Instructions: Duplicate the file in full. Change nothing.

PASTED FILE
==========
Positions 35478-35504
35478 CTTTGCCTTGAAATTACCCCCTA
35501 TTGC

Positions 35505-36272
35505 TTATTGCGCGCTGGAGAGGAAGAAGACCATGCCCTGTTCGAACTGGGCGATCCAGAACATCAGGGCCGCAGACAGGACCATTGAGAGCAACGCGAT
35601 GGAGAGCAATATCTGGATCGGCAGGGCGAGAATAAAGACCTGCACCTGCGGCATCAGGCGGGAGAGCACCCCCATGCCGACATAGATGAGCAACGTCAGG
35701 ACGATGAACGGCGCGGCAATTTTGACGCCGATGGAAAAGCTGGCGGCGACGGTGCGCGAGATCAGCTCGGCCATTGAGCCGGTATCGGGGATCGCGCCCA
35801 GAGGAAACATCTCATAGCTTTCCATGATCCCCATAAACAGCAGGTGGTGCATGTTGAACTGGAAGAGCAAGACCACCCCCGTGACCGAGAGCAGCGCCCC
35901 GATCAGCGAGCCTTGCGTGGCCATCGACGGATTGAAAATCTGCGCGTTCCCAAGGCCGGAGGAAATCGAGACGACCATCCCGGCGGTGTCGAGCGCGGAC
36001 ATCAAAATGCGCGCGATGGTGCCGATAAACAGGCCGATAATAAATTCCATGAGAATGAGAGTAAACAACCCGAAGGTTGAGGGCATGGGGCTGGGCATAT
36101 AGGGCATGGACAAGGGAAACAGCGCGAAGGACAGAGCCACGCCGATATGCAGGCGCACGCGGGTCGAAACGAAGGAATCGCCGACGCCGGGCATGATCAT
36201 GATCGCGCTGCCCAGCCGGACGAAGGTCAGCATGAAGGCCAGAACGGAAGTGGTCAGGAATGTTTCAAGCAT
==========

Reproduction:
Positions 35478-35504
35478 CTTTGCCTTGAAATTACCCCCTA
35501 TTGC

Positions 35505-36272
35505 TTATTGCGCGCTGGAGAGGAAGAAGACCATGCCCTGTTCGAACTGGGCGATCCAGAACATCAGGGCCGCAGACAGGACCATTGAGAGCAACGCGAT
35601 GGAGAGCAATATCTGGATCGGCAGGGCGAGAATAAAGACCTGCACCTGCGGCATCAGGCGGGAGAGCACCCCCATGCCGACATAGATGAGCAACGTCAGG
35701 ACGATGAACGGCGCGGCAATTTTGACGCCGATGGAAAAGCTGGCGGCGACGGTGCGCGAGATCAGCTCGGCCATTGAGCCGGTATCGGGGATCGCGCCCA
35801 GAGGAAACATCTCATAGCTTTCCATGATCCCCATAAACAGCAGGTGGTGCATGTTGAACTGGAAGAGCAAGACCACCCCCGTGACCGAGAGCAGCGCCCC
35901 GATCAGCGAGCCTTGCGTGGCCATCGACGGATTGAAAATCTGCGCGTTCCCAAGGCCGGAGGAAATCGAGACGACCATCCCGGCGGTGTCGAGCGCGGAC
36001 ATCAAAATGCGCGCGATGGTGCCGATAAACAGGCCGATAATAAATTCCATGAGAATGAGAGTAAACAACCCGAAGGTTGAGGGCATGGGGCTGGGCATAT
36101 AGGGCATGGACAAGGGAAACAGCGCGAAGGACAGAGCCACGCCGATATGCAGGCGCACGCGGGTCGAAACGAAGGAATCGCCGACGCCGGGCATGATCAT
36201 GATCGCGCTGCCCAGCCGGACGAAGGTCAGCATGAAGGCCAGAACGGAAGTGGTCAGGAATGTTTCAAGCAT